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Hume Studies

Volume 43, Issue 2, November 2017

Nathan I. Sasser
Pages 3-28

Hume’s Purely Practical Response to Philosophical Skepticism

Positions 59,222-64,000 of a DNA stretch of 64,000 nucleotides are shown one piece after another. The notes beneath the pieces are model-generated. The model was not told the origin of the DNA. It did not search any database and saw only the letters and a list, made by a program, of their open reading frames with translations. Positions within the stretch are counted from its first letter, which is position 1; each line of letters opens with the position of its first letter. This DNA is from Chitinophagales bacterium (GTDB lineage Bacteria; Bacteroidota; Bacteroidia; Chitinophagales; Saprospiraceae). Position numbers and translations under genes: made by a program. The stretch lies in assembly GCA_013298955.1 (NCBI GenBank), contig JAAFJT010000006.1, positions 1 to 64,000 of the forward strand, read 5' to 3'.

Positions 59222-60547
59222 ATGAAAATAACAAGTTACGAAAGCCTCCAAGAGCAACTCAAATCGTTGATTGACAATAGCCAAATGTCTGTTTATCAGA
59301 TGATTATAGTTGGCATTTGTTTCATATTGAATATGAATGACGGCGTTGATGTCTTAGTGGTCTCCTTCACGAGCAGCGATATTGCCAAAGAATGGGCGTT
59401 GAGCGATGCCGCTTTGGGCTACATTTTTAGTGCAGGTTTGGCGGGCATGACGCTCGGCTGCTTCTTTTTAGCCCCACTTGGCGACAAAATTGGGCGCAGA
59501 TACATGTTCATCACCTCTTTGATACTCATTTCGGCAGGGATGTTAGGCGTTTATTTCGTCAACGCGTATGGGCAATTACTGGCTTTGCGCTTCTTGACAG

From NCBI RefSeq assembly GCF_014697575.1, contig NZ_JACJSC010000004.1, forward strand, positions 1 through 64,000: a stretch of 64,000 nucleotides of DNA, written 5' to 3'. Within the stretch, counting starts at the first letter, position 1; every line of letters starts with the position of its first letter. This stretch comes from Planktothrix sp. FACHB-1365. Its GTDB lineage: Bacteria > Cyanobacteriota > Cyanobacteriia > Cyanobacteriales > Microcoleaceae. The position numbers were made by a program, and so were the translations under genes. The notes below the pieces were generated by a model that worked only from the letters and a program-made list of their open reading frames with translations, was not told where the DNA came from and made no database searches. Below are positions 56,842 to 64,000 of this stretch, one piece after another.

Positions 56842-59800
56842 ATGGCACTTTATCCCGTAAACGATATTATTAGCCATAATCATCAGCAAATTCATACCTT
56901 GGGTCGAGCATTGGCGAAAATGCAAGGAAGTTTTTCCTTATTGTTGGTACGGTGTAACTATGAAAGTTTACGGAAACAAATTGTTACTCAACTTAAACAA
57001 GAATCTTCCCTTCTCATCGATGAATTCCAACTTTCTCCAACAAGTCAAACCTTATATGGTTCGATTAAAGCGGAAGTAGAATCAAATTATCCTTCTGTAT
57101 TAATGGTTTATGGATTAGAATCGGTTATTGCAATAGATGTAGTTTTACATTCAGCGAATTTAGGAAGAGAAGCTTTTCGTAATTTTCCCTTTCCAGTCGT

In this paper, I argue that Hume’s response to his skeptical problem is purely practical. First, I argue that Hume’s terminology of “philosophy” is the textual key to identifying his evaluations of beliefs from that standpoint which is normative for the sciences. Second, I reexamine the crisis of Treatise 1.4.7 (SBN 263–274) in the light of “philosophy.” Hume faces a “life-or-philosophy” dilemma: due to his skeptical arguments, practically indispensable core be­liefs of common life and science are not philosophically acceptable. The Title Principle is not a philosophical norm but rather subordinates philosophical norms to practical interests. Third, I explain Hume’s practical justification for a moderate pursuit of philosophy. He has purely practical reasons for ignoring the skeptical demands of philosophy, and purely practical reasons for follow­ing philosophy in his constructive scientific research.

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